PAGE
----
Ten Predictions for 2015

Book Reviews

Ray Foy reviews John Hogue’s (aka Arjuna) latest publication.

10 PredictionsTen Predictions for 2015 is John Hogue’s prelude to his much larger work, Predictions 2015, in much the same way that the year 2015 is prelude to a much larger time in human history.

Ten Predictions is a short work at 45 pages but much information and thought food is packed in that small space. The first section of the book is the ten predictions. They are numbered and written as essays of varying lengths. They are not so much a listing of discrete predictions as they are themes and event directions that support one another and build a picture of the times ahead.

The overarching theme in all the predictions is that 2015 is the year of last chances – economically, politically, and ecologically. Changes have to be made in the coming year to forestall dark consequences. For instance, we need to change our economic model from an imaginary one (fiat currency) to something value-based to avoid a ‘Greater Depression’.

Mr. Hogue also sees 2015 as a beginning of trends that lead to a changed world. He sees a shift in world political power from West (US/NATO) to East as the BRICS nations rise from the fall of the petrodollar.

He sees a rising populist movement spurred by technology that topples (or greatly weakens) the power of central authorities.

He says a lot concerning war in our future, but indicates some nuances about how it unfolds depending on decisions made soon. He sees (based on some specifics from Nostradamus) a war in the Persian Gulf involving the US, Israel, and Iran (with a last-minute chance to avoid it). He sees tensions with Russia leading to a nuclear standoff over Ukraine, though just short of war.

Most interesting among these themes and directions are some specifics. For instance, he sees an implementation of technology in the form of a “black box” that will provide household energy independence. He sees the Internet morphing to (or augmented by) a base of cell phone connections and so surviving attempts by authority to control it. He sees a ‘World War Green’ that will be pretty much an ‘anti-war’.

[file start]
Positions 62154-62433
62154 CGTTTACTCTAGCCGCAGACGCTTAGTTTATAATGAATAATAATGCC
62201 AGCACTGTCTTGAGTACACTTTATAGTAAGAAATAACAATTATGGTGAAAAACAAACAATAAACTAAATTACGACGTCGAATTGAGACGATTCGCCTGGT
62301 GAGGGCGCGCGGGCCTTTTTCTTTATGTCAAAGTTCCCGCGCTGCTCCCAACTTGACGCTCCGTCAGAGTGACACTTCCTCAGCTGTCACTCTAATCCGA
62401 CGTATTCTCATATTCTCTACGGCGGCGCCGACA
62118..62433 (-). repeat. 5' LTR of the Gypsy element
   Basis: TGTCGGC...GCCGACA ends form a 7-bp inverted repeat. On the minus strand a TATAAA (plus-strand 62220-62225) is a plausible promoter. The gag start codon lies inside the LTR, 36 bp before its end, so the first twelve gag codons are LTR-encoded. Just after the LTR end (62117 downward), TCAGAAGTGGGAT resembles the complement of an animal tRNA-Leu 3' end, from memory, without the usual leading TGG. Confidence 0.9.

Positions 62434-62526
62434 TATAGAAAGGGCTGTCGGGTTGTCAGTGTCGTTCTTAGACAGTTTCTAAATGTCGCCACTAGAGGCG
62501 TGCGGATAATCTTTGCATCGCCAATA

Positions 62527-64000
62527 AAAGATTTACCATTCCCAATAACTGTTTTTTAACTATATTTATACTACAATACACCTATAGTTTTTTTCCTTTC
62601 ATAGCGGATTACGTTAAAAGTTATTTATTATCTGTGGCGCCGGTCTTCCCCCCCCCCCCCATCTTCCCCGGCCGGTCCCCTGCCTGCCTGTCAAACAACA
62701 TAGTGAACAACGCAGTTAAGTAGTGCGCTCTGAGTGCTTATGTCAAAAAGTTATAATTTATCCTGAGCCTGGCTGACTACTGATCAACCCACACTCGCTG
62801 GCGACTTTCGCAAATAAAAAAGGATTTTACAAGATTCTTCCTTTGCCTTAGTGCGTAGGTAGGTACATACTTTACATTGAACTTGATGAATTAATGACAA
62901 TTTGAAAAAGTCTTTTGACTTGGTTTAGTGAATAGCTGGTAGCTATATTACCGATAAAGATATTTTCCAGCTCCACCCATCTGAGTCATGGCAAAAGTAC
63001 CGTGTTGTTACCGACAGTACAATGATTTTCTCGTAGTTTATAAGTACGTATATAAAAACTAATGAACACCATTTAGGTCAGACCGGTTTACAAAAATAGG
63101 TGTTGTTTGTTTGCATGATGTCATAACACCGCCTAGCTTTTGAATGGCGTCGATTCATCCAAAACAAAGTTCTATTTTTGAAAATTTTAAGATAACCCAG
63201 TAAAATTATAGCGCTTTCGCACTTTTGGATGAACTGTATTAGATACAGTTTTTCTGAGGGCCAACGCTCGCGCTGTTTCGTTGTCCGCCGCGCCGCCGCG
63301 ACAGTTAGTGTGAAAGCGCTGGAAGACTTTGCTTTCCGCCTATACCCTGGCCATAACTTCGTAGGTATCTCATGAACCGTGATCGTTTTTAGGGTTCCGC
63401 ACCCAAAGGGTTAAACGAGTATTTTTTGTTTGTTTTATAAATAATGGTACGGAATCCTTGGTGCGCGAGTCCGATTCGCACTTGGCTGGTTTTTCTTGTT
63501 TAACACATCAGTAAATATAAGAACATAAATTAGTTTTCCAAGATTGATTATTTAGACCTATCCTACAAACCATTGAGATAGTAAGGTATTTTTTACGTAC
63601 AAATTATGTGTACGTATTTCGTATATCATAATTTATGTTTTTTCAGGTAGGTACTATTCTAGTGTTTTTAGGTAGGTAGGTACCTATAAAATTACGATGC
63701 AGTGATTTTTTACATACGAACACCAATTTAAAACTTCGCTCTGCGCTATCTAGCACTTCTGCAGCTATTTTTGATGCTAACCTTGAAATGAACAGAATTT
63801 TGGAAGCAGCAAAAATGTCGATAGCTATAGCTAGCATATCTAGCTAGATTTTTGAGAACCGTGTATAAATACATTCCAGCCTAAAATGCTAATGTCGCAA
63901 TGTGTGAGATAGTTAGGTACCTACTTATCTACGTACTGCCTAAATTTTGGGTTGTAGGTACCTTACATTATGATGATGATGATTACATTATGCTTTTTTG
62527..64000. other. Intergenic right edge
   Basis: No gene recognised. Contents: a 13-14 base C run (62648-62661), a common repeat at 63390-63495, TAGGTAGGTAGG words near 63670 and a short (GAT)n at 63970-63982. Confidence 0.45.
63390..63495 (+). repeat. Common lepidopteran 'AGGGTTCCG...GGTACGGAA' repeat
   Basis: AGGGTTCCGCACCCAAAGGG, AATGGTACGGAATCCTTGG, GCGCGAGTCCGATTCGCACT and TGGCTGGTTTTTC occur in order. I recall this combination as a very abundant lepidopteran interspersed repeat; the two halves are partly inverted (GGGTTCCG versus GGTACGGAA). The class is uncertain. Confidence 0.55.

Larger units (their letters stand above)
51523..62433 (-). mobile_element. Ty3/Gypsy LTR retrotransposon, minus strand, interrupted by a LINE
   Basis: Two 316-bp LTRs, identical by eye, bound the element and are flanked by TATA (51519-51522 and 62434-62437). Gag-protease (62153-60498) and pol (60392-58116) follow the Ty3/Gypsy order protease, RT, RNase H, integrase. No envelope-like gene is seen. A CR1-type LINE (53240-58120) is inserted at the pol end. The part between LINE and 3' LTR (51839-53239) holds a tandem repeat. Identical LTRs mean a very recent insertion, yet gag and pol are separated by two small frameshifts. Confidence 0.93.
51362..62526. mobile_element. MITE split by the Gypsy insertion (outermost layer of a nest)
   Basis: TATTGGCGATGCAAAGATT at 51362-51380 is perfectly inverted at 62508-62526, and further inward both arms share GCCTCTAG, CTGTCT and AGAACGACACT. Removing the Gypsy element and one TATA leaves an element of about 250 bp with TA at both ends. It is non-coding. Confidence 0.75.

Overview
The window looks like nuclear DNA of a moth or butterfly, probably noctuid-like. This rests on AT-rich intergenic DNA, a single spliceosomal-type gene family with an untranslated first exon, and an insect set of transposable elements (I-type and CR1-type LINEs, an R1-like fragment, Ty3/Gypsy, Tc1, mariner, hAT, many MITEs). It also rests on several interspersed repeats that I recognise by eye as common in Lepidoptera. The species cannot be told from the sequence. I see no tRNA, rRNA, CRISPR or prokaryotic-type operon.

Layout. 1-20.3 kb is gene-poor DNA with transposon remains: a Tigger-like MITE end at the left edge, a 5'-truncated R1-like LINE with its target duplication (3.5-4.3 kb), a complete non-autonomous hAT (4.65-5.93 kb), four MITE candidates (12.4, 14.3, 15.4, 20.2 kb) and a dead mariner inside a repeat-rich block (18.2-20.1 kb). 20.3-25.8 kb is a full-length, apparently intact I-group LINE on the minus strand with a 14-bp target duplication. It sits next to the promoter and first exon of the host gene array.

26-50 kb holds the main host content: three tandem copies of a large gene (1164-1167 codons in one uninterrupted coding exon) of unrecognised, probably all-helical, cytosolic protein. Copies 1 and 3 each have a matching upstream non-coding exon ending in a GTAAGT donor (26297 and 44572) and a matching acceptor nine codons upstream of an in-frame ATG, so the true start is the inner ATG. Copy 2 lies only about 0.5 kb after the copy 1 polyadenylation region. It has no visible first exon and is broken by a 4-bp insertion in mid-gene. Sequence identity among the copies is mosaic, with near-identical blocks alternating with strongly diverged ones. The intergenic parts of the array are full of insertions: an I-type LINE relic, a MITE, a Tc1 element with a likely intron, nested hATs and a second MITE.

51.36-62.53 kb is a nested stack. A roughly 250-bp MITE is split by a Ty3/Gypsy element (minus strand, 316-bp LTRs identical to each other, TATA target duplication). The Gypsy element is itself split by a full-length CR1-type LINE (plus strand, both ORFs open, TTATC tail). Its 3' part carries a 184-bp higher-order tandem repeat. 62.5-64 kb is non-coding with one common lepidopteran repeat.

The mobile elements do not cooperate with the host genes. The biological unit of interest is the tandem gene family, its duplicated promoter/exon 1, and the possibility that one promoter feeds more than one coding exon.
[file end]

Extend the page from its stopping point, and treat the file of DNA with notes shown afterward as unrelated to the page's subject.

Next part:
And he offers some prophetic indications of the winner of the 2016 US presidential election that includes one who has “a destiny to become president unless…”

After the predictions, Mr. Hogue includes an essay entitled, The Future of Richness. Actually, it’s a talk he gave to a gathering of very rich people (that he considers as among the 1%) upon their invitation. This section is largely about Mr. Hogue’s time with his guru, Osho. Since Osho was sometimes called ‘The Rich Man’s Guru’, that recounting was probably germane to his audience. The essay does relate to this book’s prophetic theme, however, in that it ends with an encouragement for these rich folk to find the enlightenment to use their wealth and resources to lead humanity into a better future.

The book’s last section contains sample chapters from some of Mr. Hogue’s previous works. These are:

A New Cold War: The Prophecies of Nostradamus, Stormberger, and Edgar Cayce

Nostradamus: The End of End Times

Nostradamus: A Life and Myth

The samples add value to this book and support it with some interesting predictions and accounts of fulfilled prophecies. Notable is the prediction of the rise of a new spiritual teacher from the east that is gleaned from Buddhist, Hindu, and Christian writings. Also, there is an account of the real prediction Nostradamus made concerning 9-11.

Ten Predictions for 2015 is an appetizer for Predictions 2015. But it’s a tasty appetizer that will give Mr. Hogue’s fans the scholarly interpretation of past prophets using the clever prose they’ve come expect from him. And I highly recommend it to anyone who is looking with open mind for prophetic insights into these turbulent and momentous times.

Ray Foy

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